The First Rule of Policing – and the Harm it Does, Part III

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Part of a continuing series, see Part I and Part II.

Special Weapons and Tactics.  SWAT.  A valuable tool that has been overused and misused in the police field.

charles_whitman_ut_towerSWAT began for a good reason–it was needed.  On August 1, 1966, a former Marine with an undiscovered brain tumor, Charles Whitman, murdered his mother at her apartment and his wife at their home.  Whitman then went to the University of Texas tower with “six guns, a shotgun, ammunition, a foot locker, knives, food, and water.”  Loren Coleman, The Copycat Effect: How the Media and Popular Culture Trigger the Mayhem in Tomorrow’s Headlines 21 (2004).  He killed three more on his way to the observation deck and then opened fire.

Whitman killed ten more and wounded thirty-one more from the tower.  Austin police responded, but there was no planned response.  Ordinary Texans with deer rifles showed up and provided suppressive fire.  Officers made it into the tower and up to the observation deck, where they had to get past the barricaded door.  Two officers, Ray Martinez and Houston McCoy then shot Whitman to death.  Gary M. Lavergne, A Sniper in the Tower: The Charles Whitman Murders (1997); Ron Franscell, Delivered from Evil: True Stories of Ordinary People Who Faced Monstrous Mass Killers and Survived (2011).

SWAT was formed from this, and other events.  Depending on who you believe, either Los Angeles or Philadelphia were the first to form the teams.  The teams were initially used properly, for high risk incidents like bank robberies in progress, or other incidents involving heavily armed subjects.  They were, for the most part, successful, with operations such as the 1974 Symbionese Liberation Army shootout or the 1984 McDonald’s killings (ended by a SWAT sniper).  When you have a useful tool, you begin to look for other problems to use it on, and when that tool is a hammer, problems start to look like nails.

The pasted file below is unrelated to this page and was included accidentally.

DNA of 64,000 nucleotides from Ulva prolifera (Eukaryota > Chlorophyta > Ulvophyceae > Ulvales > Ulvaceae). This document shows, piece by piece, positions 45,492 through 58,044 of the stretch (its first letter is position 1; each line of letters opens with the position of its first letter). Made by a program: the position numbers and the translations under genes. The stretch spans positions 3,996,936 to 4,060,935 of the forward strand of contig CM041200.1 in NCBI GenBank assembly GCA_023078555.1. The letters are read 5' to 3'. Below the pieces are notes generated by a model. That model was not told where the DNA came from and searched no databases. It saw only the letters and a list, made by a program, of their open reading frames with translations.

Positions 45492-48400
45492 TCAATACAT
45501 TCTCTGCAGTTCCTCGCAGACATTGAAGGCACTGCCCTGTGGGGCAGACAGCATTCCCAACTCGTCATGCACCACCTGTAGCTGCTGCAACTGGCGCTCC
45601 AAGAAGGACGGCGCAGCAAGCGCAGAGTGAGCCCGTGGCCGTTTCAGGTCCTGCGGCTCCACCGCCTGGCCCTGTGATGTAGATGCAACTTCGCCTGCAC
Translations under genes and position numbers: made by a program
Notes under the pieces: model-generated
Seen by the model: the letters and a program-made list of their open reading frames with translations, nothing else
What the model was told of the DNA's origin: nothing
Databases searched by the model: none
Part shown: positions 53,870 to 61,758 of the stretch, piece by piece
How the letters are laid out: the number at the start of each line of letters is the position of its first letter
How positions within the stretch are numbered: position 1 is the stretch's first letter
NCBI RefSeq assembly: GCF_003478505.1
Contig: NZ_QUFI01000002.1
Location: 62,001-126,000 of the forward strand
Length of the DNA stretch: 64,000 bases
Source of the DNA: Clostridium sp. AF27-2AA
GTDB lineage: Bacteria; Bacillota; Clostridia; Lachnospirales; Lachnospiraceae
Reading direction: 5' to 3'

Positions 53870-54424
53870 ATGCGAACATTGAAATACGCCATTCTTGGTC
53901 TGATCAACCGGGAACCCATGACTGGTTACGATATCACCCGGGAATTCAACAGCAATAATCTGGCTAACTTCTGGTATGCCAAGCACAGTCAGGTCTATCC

So SWAT began to be used for other tPolice from tactical team making entry to serve a high-risk drug related search warrant. Street Narcotics Unit.hings, like drug raids.  “In 1972, there were just a few hundred paramilitary drug raids per year in the United States.  By the early 1980s, there were three thousand . . . and by 2001 there were forty thousand.”  Michelle Alexander, The New Jim Crow: Mass Incarceration in the Age of Colorblindness 74 (2010).  Some of these are warranted and there are plenty of examples of big drug dealers using weapons to protect their drugs.  SWAT is perfect for those.

But as many have begun to point out, with the increased use of SWAT, there have been increases in both idiocy and errors, some leading to unnecessary fatalities.  Radley Balko, Overkill: The Rise of Paramilitary Police Raids in America (2006); Radley Balko, Rise of the Warrior Cop: The Militarization of America’s Police Forces (2013).  Errors do not however, slow down the idiocy.  In 1994, a botched Boston PD SWAT raid at the wrong address caused the death of a respected cleric by heart attack.  The police commissioner personally apologized and vowed to insure that this would not happen again.  Boston Official Apologizes After Cleric Dies Following SWAT Raid At Wrong Address, 85 Jet 8-9 (Apr. 11, 1994).  In 2012, Boston Police have expanded the use of SWAT to include raids on prostitution parlors, in order to seize sex toys, condoms, pajamas, and cash.  While I’m sure that we wouldn’t expect a respected cleric to be at a house of ill-repute, I’m also sure that expanding the use of SWAT to raid whorehouses is idiotic.  It is the expansion of the mission that keeps SWAT in business.

In addition, SWAT types have a different mindset, a combat mindset.  We’ll cover that in more depth next.

The First Rule of Policing – and the Harm it Does, Part II

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Part of a continuing series, Part I is here.

While Remsberg and Calibre Press were conducting seminars on officer safety and survival, the sociological climate of police was changing.

In 1968, President Johnson created the Bureau of Narcotics and Dangerous Drugs to centralize the response to illicit drugs.  By 1971, President Nixon had declared a “War on Drugs” and by 1973 the Drug Enforcement Administration was formed.  Initially, this encompassed a treatment based approach, such as the methadone treatment centers established in Washington, D.C. by Robert L. DuPont.  A year after the centers had been established, serious crime rates dropped significantly.  Richard J. Bonnie, The Virtues of Pragmatism in Drug Policy, 13 J. Health Care L. & Pol’y 7, 14 (2010).  At the same time (in 1972 and 1973), the National Commission on Marijuana and Drug Abuse, recommended the decriminalization of marijuana.  Id., at 13.  Twelve states have followed that approach.  James Austin, Rethinking the Consequences of Decriminalizing Marijuana, NORML.org (Nov. 2. 2005).

Instead, the government moved towards a zero tolerance policy and strict criminal enforcement of drug laws.  The term “War on Drugs” was used over and over, with other militaristic terms also being added to police language.   We’ve done the same thing in the past, with the war on alcohol, commonly known as Prohibition.